Sensors and Systems
Breaking News
Quantum Spatial Streamlines Access to Oregon’s High Resolution Imagery on New Online Portal
Rating12345PORTLAND, Ore.- Quantum Spatial, Inc. (QSI), the nation’s largest...
Esri Releases Ready-to-Use US Census Bureau Data in ArcGIS Living Atlas
Rating12345REDLANDS, Calif.- Esri, the global leader in location intelligence,...
XYO Network Headed to Space – Definitive Agreement Executed to Bring XYO Into Orbit With Launch of Blockchain Satellite on SpaceX Falcon 9
Rating12345SAN DIEGO – XYO Network, the technology that bridges...
  • Rating12345

A screenshot was taken from an animation of global temperatures since 1880. Scientists at NASA’s Goddard Institute for Space Studies found that Earth’s average surface temperature has risen about 1.1 degrees Celsius (2.0 degrees Fahrenheit) since the late-19th century. (Credit: NASA/Scientific Visualization Studio)

According to authors of a new study from the American Geophysical Union, it is “extremely unlikely” that 2014, 2015 and 2016 would have been the warmest consecutive years on record without the influence of human-caused climate change.

Temperature records were first broken in 2014, when that year became the hottest year since global temperature records began in 1880. These temperatures were then surpassed in 2015 and 2016, making last year the hottest year ever recorded. In 2016, the average global temperature across land and ocean surface areas was 0.94 degrees Celsius (1.69 degrees Fahrenheit) above the 20th century average of 13.9 degrees Celsius (57.0 degrees Fahrenheit), according to NOAA.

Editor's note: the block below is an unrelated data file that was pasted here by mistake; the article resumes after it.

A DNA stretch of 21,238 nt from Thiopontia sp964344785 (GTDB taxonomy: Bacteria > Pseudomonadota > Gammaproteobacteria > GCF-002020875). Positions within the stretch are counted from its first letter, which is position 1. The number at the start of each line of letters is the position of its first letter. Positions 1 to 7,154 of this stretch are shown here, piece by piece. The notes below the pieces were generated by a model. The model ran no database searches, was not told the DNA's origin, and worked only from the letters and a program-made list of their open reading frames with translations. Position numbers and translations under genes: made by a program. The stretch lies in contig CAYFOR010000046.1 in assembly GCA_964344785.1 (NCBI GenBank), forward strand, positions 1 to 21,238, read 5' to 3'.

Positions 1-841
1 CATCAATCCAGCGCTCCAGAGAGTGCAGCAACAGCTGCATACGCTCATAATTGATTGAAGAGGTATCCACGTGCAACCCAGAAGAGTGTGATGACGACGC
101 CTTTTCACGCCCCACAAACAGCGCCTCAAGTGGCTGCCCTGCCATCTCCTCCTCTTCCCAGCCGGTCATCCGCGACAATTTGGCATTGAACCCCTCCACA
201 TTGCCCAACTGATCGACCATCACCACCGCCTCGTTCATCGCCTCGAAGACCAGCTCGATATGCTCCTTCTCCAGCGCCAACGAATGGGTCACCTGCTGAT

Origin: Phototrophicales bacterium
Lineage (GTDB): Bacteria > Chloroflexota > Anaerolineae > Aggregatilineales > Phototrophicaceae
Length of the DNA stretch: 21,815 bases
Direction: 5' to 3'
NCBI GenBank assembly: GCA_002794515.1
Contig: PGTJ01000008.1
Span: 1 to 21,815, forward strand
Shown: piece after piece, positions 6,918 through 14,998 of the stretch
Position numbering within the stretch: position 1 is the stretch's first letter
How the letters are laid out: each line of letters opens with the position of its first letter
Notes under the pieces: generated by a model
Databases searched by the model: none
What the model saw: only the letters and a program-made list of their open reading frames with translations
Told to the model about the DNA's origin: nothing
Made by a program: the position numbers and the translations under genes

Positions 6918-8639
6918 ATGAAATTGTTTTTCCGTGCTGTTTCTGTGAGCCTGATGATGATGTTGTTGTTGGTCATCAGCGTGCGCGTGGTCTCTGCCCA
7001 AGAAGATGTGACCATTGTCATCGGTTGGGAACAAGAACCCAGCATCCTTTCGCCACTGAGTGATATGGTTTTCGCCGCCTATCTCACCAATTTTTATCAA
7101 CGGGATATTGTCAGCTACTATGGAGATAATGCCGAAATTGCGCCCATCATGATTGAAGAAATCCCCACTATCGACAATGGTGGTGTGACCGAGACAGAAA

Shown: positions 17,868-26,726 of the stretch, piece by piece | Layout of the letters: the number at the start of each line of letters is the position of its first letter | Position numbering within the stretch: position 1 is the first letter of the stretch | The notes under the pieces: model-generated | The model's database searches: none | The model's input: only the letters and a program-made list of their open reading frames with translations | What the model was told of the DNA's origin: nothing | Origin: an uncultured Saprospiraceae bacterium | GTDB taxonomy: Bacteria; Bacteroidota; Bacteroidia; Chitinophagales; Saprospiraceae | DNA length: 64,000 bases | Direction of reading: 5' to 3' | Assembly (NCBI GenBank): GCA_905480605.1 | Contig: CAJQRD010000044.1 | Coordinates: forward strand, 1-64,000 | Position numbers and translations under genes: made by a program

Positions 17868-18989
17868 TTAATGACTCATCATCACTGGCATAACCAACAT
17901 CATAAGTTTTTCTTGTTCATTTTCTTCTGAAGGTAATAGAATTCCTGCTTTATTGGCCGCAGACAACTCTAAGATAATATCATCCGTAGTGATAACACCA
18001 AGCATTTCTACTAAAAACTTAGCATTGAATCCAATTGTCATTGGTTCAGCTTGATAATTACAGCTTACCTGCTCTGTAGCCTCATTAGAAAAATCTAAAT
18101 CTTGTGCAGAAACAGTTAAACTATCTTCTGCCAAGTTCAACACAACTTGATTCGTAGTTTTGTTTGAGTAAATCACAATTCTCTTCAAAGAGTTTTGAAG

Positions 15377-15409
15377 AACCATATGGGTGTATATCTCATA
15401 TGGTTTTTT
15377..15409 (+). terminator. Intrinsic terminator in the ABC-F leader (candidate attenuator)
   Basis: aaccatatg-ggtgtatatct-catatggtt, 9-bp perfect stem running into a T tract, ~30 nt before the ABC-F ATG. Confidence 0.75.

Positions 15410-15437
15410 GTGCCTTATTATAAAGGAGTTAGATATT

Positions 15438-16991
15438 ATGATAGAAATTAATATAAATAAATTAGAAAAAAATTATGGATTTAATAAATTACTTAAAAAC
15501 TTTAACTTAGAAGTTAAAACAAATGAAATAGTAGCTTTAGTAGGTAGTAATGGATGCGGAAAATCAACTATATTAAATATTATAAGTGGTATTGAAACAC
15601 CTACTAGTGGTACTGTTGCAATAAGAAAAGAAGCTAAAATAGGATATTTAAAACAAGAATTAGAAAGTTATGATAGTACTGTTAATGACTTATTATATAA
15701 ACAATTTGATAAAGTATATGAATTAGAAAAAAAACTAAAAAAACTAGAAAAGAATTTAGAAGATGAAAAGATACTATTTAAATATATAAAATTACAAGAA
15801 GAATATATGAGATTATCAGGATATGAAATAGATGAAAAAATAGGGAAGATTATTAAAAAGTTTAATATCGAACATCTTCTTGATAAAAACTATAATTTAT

Combining historical temperature data and state-of-the-art climate model simulations, the new study finds the likelihood of experiencing consecutive record-breaking global temperatures from 2014 to 2016 without the effects of human-caused climate change is no greater than 0.03 percent, and the likelihood of three consecutive record-breaking years happening any time since 2000 is no more than 0.7 percent. When anthropogenic warming is considered, the likelihood of three consecutive record-breaking years happening any time since 2000 rises to as high as 50 percent, according to the new study.

“With climate change, this is the kind of thing we would expect to see,” said Michael Mann, a climate scientist at Pennsylvania State University in State College, Penn., and lead author of the new study. “And without climate change, we really would not expect to see it.”

Leave a Reply

Your email address will not be published. Required fields are marked *